A brilliant design-and-build team works with homeowners dedicated to preserving the character of their Northwoods lakeside property in Grand Traverse County to create a subtle masterpiece of rustic style.

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When a well-traveled couple with Michigan and Midwestern roots purchased a piece of property in the Grand Traverse area on a lake encircled by woods, fed by clear spring water and teeming with panfish, the last thing they wanted to do was desecrate its pristine shoreline. Even if that meant not disturbing so much as a single tree. To that mission’s end, the plan became to take down six small summer cabins—some that dated to the 1950s—and place the new home on the long-ago cleared site. A seventh cabin would be saved and turned into a bunkhouse.

Though the majority of cabins would be removed, the couple was determined to preserve their hand-hewn, mid-century spirit. The layout of the home itself is a tribute to the old cabins. “We took inspiration from the history of the property,” says architect Matt Rossetti, explaining that the home is laid out as four separate buildings (cabins, if you will), connected by breezeways. Breaking up the structure’s mass allows it to be better camouflaged in the shoreline landscape.

The decision to look to the past informed every detail of this meticulously designed home from its walls of natural stone that echo the old cabins’ stone foundations, to the rough-sawn barn wood used to clad the great room’s ceiling, to old-fashioned screen doors that bang shut. Reclaimed wood was used wherever possible—barn wood from Wisconsin and North Carolina was integrated into the great room and bedrooms, old clapboard from some of the old cabins was cleaned and now graces the ceilings of several bedrooms. When a salvaged curly maple floor from a sewing warehouse in the South was delivered to the site, thousands of pins and needles rolled out.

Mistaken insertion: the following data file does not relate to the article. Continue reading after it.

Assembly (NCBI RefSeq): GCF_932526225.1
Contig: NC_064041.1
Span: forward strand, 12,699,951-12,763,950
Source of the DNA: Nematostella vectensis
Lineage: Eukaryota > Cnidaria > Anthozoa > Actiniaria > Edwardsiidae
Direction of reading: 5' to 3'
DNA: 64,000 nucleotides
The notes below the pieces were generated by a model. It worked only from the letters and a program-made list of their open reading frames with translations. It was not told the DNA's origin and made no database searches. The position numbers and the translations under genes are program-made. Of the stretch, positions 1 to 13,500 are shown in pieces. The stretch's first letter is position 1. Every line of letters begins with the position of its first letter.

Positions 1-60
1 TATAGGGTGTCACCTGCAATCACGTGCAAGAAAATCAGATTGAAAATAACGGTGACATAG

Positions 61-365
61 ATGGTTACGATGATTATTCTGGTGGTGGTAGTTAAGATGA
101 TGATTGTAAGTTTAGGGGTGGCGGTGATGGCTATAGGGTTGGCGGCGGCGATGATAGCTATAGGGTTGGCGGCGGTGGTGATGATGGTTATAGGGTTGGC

Dog sitting in living area

Photo by Old Mission Windows & Kolbe Windows and Doors

A refurbished copper light is mounted into the entry ceiling, and an upcycled vase-turned-lamp with a jute shade sits on an antique table from Europe. The exterior stone wall moves seamlessly into the interior to give the appearance of two cabins being joined together years after they were constructed.

From blueprint to stone and wood, it took intense collaboration with the team and homeowners to turn back time 75 years. Along with Rossetti, the architectural team included design consultants Holly Jonsson and Kyle Evans, all based in Detroit. Southern California–based interior designer, Amy Meier, who had worked with the homeowners previously, was integral to the design process, sourcing numerous vintage mid-century pieces that date to the era of the old cabins.

Eric Darooge and his Boyne City–based Eastmark Construction took the project over the finish line. Even though the experienced crew has numerous luxury homes to its credit, this one was especially memorable. “This project made all of us work a little bit out of our comfort zones because it didn’t fall into typical residential home construction norms,” Darooge says. “And I can say from everyone involved, from start to finish, we are very proud of the outcome.”

When Darooge made Eastmark’s skilled carpenter Mark Andres the project manager, it was as if the stars aligned and those old cabins were having their say: Andres continues to care for the property—and the home that honors the spirit of honest, timeless construction.

Modern kitchen

Photo by Old Mission Windows & Kolbe Windows and Doors

The French Lacanche stove backed by a thick “blue stone” tile (actually meant for flooring) backsplash is the centerpiece of the kitchen. Knotty, rough-sawn white-oak cabinetry conceals all of the appliances except the wine refrigerator. “Everyone these days is so used to putting on polyurethane and different waxes,” says Meier. “My client wanted them to be durable but look like natural wood.” The barstools are from Bicyclette.